just finished reading this book by jonathan rosen. auntie d. left it for me at pesach, and i just opened it yesterday. inside was a post-it note written in her handwriting: "a folk saying based on a saying in the talmud. a rabbi whose congregation does not (want) to drive him/her out of town, isn't a rabbi; and a rabbi they drive out of town isn't a man(woman)!"
well, i'm still here.
meanwhile, on p. 142, i read the following:
"... he realized how rudimentary his religious thoughts and feelings were; he had ignored them for so long. He had once written an article about art therapy for the elderly and one of the therapists had explained that you only draw as well as the last time you drew. For most people, this was in childhood, so most adults draw like ten-year-olds. Perhaps his religious life was like that, undeveloped and childish."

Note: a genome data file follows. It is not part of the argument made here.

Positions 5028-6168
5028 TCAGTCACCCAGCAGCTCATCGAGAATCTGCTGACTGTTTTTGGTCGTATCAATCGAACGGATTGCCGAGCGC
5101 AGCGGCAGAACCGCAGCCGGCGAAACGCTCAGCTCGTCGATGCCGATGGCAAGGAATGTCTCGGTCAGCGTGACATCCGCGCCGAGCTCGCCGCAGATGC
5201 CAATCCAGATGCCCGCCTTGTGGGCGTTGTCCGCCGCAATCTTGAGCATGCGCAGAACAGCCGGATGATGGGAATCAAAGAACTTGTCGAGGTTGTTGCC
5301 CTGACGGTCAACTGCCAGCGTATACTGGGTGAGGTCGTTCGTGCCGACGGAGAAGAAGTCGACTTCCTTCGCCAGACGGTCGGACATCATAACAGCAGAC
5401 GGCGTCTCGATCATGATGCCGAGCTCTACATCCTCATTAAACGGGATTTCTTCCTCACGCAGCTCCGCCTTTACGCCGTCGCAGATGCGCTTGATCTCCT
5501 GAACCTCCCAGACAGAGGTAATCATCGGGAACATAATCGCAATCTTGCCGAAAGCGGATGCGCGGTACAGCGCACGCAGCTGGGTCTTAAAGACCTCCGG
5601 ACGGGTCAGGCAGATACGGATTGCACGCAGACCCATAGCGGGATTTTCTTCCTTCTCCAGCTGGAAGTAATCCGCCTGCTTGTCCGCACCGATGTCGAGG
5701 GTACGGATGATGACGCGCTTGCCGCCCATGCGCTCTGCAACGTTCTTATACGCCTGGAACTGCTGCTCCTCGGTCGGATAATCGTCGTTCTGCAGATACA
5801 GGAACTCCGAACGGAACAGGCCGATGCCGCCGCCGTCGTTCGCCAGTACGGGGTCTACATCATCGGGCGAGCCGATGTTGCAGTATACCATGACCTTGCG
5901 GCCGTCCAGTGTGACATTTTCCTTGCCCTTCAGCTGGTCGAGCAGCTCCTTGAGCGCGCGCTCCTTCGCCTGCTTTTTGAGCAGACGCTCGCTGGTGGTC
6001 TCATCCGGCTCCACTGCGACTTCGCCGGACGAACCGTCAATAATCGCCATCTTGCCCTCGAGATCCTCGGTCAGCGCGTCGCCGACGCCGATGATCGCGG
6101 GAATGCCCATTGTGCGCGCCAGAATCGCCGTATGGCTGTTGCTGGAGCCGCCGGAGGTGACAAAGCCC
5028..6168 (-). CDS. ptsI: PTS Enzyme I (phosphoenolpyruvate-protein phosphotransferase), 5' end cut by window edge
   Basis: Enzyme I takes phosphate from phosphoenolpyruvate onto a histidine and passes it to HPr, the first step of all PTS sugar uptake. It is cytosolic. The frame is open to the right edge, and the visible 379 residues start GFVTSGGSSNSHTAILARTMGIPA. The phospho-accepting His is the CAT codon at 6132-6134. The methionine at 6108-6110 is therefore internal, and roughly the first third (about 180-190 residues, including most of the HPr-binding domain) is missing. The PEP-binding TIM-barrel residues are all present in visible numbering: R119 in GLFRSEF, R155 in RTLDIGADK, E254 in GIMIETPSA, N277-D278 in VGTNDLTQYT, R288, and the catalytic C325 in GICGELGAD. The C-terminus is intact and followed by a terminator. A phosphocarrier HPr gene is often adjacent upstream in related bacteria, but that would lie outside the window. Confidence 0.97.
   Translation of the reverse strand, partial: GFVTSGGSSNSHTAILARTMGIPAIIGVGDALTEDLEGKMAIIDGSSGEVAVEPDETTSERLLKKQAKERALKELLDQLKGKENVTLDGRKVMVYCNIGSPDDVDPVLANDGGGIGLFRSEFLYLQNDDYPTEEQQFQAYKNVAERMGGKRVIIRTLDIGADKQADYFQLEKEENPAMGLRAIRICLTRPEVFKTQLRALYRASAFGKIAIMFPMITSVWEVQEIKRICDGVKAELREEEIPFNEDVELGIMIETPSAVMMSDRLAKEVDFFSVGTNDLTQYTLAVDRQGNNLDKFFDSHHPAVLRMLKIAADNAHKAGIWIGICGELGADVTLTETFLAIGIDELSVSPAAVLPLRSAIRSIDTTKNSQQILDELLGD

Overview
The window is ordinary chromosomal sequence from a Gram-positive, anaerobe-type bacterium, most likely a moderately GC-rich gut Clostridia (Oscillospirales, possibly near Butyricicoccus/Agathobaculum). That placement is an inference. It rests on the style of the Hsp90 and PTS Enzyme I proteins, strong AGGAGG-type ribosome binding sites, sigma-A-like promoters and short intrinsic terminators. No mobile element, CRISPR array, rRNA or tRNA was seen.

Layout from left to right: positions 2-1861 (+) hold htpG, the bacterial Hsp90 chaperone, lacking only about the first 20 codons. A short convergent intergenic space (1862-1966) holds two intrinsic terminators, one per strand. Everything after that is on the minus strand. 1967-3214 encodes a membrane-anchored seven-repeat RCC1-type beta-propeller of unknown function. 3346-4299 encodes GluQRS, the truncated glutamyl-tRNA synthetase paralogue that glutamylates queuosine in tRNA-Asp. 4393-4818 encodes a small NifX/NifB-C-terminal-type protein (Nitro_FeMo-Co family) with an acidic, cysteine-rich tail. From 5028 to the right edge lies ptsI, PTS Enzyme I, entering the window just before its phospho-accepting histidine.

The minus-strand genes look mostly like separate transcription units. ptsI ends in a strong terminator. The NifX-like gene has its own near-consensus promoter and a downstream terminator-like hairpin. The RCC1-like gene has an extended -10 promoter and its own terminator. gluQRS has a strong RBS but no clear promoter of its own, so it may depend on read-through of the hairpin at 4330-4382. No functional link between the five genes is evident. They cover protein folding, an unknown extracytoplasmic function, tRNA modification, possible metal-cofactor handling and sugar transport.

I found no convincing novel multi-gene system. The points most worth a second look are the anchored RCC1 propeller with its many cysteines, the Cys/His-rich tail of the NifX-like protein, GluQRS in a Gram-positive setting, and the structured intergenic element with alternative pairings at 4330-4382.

is it so for many people? that the last time they really believed in god it was the god they were shown as children: a white old man with a beard on a big throne up in the sky who knows if you've been bad or good and responds accordingly?
then you grow up and realise there is no santa, no tooth fairy and your parents screwed you and the whole world up so there is nothing left in which to believe except what you can hold in your own two hands.
has my religious life grown and matured since i was ten years old? at first i think that i had more faith then, because i believed in happy endings. on the other hand, having some small knowledge of how the world is, and all the evil and horror in it today, perhaps it is a greater sign of faith to remain within it, rather than to run screaming into the dark cloud. my father believed in the thread of gold that is the harbinger of the dawn to come. and he experienced the dawn, surviving the nazi peril and continuing to become a husband, parent and teacher. i'm still waiting.